Institutional Shareholder Services (ISS) has expanded its research offerings to include in-depth and independent reports on high-profile mergers and acquisitions as well as proxy contests. The new offering, called M&A Insight, is designed specifically for investment professionals who want to evaluate the merits of a transaction through a combined financial and corporate governance lens.

Global Boards

The Wall Street Journal carried an article recently entitled “Globalizing the Boardroom” (10/31/2005). The essential message was that companies world-wide are adding foreign directors, but boards in the US have been slow to follow.

“A 2005 survey by recruiters Spencer Stuart found that only 35% of 149 large U.S. businesses have at least one non-American director, a modest rise from 31% in 1999. By contrast, about 90% of Europe’s largest concerns by market capitalization boast one or more directors from outside their home country. At about 49% of those 99 companies, there is at least one American on the board, up from about 35% in 1999.”

This puts US firms at a disadvantage in the global market. Many problematic examples are cited, from Disney and Hewlett-Packard to Wal-Mart. Yet, too often we here the same tired refrain. H-P’s Robert Sherbin is quoted saying that big U.S. companies are all competing for the same “small pool” of foreign candidates. Other excuse American firms because of the cost and inconvenience of travel. But Board members don’t all have to be CEOs and with teleconferencing, travel impediments are no excuse. Plasma screens and computerized agendas can facilitate participation that is as close to being there in person as is practical. We’ve run out of excuses.

ICI Releases Report on Ownership

The Investment Company Institute released a report on fundamentals of ownership. An estimated 53.7 million households and 91.3 million individual investors own mutual funds in 2005, according to an ICI press release.  Almost 36 million households own mutual funds inside an employer-sponsored retirement plan, while 39 million own funds outside of employer-sponsored plans. Household ownership peaked in 2001 at 52% and gradually slipped to 47.5% in 2005.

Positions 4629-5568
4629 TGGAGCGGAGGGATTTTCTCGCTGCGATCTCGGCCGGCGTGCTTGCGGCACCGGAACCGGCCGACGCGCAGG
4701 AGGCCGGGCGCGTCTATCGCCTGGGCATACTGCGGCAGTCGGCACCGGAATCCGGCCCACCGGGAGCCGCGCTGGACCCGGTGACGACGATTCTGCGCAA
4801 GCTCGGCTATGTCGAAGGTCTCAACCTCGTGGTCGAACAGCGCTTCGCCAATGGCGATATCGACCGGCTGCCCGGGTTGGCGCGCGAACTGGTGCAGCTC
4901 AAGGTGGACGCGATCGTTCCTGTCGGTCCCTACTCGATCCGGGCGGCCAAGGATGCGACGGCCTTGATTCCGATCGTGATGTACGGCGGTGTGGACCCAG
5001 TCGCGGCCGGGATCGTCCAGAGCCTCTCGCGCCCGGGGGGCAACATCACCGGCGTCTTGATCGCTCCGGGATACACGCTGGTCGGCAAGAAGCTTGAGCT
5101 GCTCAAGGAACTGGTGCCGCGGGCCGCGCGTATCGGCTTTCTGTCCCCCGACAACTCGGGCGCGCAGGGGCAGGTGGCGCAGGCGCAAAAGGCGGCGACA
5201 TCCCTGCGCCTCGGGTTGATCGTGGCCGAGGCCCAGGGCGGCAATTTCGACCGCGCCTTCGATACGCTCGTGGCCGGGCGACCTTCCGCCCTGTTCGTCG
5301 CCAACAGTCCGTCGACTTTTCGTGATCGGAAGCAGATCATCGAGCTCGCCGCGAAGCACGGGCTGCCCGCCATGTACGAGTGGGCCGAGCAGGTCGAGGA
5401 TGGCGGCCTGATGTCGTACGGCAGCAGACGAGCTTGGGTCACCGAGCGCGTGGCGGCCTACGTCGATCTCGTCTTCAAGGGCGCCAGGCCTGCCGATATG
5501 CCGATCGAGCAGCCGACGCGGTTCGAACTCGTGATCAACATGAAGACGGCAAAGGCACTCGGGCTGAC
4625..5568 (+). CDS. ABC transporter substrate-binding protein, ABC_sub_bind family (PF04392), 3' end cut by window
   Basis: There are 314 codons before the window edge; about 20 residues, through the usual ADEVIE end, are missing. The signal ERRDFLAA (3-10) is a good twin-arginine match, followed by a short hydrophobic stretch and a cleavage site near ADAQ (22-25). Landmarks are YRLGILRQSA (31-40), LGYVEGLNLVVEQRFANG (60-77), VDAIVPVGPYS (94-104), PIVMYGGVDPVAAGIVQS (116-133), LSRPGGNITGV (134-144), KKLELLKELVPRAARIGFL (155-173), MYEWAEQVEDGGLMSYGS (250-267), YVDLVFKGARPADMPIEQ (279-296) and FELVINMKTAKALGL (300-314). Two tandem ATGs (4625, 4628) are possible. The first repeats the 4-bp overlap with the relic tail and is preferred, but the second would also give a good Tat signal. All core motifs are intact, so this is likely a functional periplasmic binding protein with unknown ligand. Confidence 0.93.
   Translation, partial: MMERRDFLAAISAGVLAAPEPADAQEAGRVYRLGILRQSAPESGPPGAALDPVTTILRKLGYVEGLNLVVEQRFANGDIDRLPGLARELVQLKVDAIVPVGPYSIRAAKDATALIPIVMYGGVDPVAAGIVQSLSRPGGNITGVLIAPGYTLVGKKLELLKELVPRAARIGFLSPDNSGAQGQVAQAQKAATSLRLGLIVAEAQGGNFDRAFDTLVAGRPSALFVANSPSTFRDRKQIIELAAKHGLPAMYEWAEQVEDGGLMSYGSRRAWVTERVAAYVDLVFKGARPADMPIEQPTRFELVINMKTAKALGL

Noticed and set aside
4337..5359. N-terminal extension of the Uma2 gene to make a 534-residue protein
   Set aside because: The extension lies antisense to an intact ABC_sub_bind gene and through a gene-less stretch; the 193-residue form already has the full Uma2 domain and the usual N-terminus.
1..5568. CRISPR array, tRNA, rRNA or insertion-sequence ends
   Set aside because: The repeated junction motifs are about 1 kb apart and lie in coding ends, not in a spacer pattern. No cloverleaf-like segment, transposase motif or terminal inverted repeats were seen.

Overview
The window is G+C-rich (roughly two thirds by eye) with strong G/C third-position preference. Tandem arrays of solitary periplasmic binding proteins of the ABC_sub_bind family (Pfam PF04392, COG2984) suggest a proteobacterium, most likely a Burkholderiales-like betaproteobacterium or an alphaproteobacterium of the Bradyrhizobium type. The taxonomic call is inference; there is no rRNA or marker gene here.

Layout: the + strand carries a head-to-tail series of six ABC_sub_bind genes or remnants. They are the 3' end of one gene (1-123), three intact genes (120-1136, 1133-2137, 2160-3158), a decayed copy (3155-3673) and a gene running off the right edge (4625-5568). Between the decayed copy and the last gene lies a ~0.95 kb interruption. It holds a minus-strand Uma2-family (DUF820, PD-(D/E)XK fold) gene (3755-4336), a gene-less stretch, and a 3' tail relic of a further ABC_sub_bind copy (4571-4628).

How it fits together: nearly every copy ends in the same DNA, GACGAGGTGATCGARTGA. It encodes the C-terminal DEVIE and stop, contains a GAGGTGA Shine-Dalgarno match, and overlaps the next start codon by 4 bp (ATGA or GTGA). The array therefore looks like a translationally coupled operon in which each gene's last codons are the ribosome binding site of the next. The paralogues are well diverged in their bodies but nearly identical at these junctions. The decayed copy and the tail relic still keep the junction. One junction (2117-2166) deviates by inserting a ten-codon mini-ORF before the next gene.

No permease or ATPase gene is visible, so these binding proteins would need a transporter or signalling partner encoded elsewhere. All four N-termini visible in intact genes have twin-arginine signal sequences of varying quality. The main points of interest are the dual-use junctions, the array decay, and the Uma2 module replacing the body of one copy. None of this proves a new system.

ICI notes that “mutual funds continue to be largely a middle-class investment product: More than half of U.S. households that own mutual funds in 2005 have incomes between $25,000 and $74,999.” Yet, looking at their published tables, it is obvious that mutual fund ownership is disproportionate in favor of households earning more than $50,000.

Chevedden Report: Anti-Poison Pill votes

The redeem or vote poison pill topic won 84% at Sun Microsystems and 66% at Sara Lee on October 27 based on yes and no votes. The 84% vote at Sun even exceeded the vote for at least one of the directors who received a paltry 76% vote. William Steiner was the proponent at both companies.


The November Highlights and Commentary at FundAlarm opens with a discussion of a disturbing practice among some mutual funds that build histories as “incubator funds.” Delaware Small Cap Core is cited as using “one of the industry’s most cynical, most deceptive, entirely legal, and still largely unregulated practices…..For the first six-and-a-half years of its existence, Small Cap Core was in ‘limited distribution.'” The limited distribution funds that do poorly are dumped; those that perform well are offered to the public.

“During most of the incubation period, the fund had a different name, different managers, a different style of investing, a more concentrated portfolio, a small and stable asset base, a lower expense ratio, and it didn’t extract a 12b-1 fee…..In other words, the current fund is essentially new, yet it’s being marketed with a track record that was carefully cultivated under totally artificial conditions.”

“Delaware isn’t alone in this practice. Since 1999, Putnam’s board acknowledges that the firm has incubated 16 funds, only one of which made it to market. Yes, Putnam’s board is in on it, the entity that’s supposed to represent investor interests.” I’m wondering how widespread this practice is and why it hasn’t been made illegal?  It sounds like something the industry should deal with before the practice gives the industry a bad name.